The doped resistance layer may be grown directly on the insulating layer. Alternatively, it is also conceivable to provide one or more intermediate layers between resistance layer and insulating layer. In order to avoid lateral heat diffusion, the at least one intermediate layer should either itself be a thermal insulator or be laterally structured.
The resistance layer of the microactuator preferably has a surface area of less than 1 mm2 and particularly preferably of less than 100×100 μm2. Surprisingly, it has been shown that the combination of microactuator-inherent low surface area and insulation layer which is essential to the invention, permits surface area heating densities in the range of megawatts per cm2. Such high surface area heating densities are a precondition for a number of preferred applications of the microactuator of the invention. Hence, for example liquid layers adjoining the microactuator could be overheated to over 300° C. in the course of a few microseconds during dynamic operation. It could thus be proved that even microactuators based on diamond are suitable as thermopneumatic microactuators for ejecting fluid media.
The use of the thermopneumatic microactuator for emission of fluids by local overheating and explosive evaporation requires the presence of an emission structure arranged in the region of the resistance layer, and which advantageously has in each case at least one chamber and one nozzle as well as a channel for supplying the fluid medium.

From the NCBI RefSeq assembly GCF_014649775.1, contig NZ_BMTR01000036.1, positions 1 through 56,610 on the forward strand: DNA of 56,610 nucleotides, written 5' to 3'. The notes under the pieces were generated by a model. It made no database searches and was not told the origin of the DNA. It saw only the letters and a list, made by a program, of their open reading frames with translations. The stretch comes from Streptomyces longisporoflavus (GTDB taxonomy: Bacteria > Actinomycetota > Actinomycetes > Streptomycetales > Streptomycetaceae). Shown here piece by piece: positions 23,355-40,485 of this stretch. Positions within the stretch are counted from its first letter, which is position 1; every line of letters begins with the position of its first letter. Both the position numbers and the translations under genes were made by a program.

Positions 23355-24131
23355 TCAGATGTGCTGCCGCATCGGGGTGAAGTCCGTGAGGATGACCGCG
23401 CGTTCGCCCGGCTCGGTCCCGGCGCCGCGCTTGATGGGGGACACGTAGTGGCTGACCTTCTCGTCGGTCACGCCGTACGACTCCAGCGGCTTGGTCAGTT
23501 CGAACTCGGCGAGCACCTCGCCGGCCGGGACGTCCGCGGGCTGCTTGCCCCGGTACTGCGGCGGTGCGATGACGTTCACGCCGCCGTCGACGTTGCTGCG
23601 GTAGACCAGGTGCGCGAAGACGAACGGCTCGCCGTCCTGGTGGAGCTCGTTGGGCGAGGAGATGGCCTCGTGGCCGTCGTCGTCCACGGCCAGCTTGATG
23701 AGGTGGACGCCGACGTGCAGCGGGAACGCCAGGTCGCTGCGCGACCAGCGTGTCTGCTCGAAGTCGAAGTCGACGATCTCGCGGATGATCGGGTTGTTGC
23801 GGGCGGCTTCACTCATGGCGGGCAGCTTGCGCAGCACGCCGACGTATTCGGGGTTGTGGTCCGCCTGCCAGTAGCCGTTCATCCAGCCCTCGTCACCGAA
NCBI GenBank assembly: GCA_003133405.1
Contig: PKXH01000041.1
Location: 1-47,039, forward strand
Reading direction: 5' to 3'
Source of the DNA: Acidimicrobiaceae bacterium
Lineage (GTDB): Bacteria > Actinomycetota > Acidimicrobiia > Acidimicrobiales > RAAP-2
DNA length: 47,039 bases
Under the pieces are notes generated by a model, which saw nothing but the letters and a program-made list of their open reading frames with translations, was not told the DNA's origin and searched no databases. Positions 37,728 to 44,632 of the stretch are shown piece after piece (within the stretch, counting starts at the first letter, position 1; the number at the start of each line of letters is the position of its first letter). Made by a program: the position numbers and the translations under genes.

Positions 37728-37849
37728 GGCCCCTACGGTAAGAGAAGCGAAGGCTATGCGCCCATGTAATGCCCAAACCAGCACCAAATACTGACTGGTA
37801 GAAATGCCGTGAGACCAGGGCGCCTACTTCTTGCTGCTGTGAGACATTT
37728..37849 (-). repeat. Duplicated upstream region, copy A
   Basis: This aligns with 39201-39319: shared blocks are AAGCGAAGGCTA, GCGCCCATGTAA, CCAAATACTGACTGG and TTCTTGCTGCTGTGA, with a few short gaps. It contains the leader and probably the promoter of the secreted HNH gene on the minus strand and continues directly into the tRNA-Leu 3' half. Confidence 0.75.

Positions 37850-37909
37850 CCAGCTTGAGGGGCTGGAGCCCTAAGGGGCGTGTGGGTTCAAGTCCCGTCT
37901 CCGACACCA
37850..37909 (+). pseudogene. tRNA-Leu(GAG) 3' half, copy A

A preferred embodiment of the invention envisages recording heat release from the microactuator of the invention by means of temperature sensors integrated monolithically with the microactuator in order to guarantee exact control of the microactuator. However, whereas a strong dependence of layer resistance on the temperature is desirable for a temperature sensor, when using the microactuator as a thermal microactuator the resistance layer should have a virtually temperature-independent resistance. The doping material concentration in the resistance layer should therefore be at least 1019 cm−3. At lower doping material concentration and if a certain temperature dependence of heating behaviour is accepted, the microactuator itself may also act as a temperature sensor.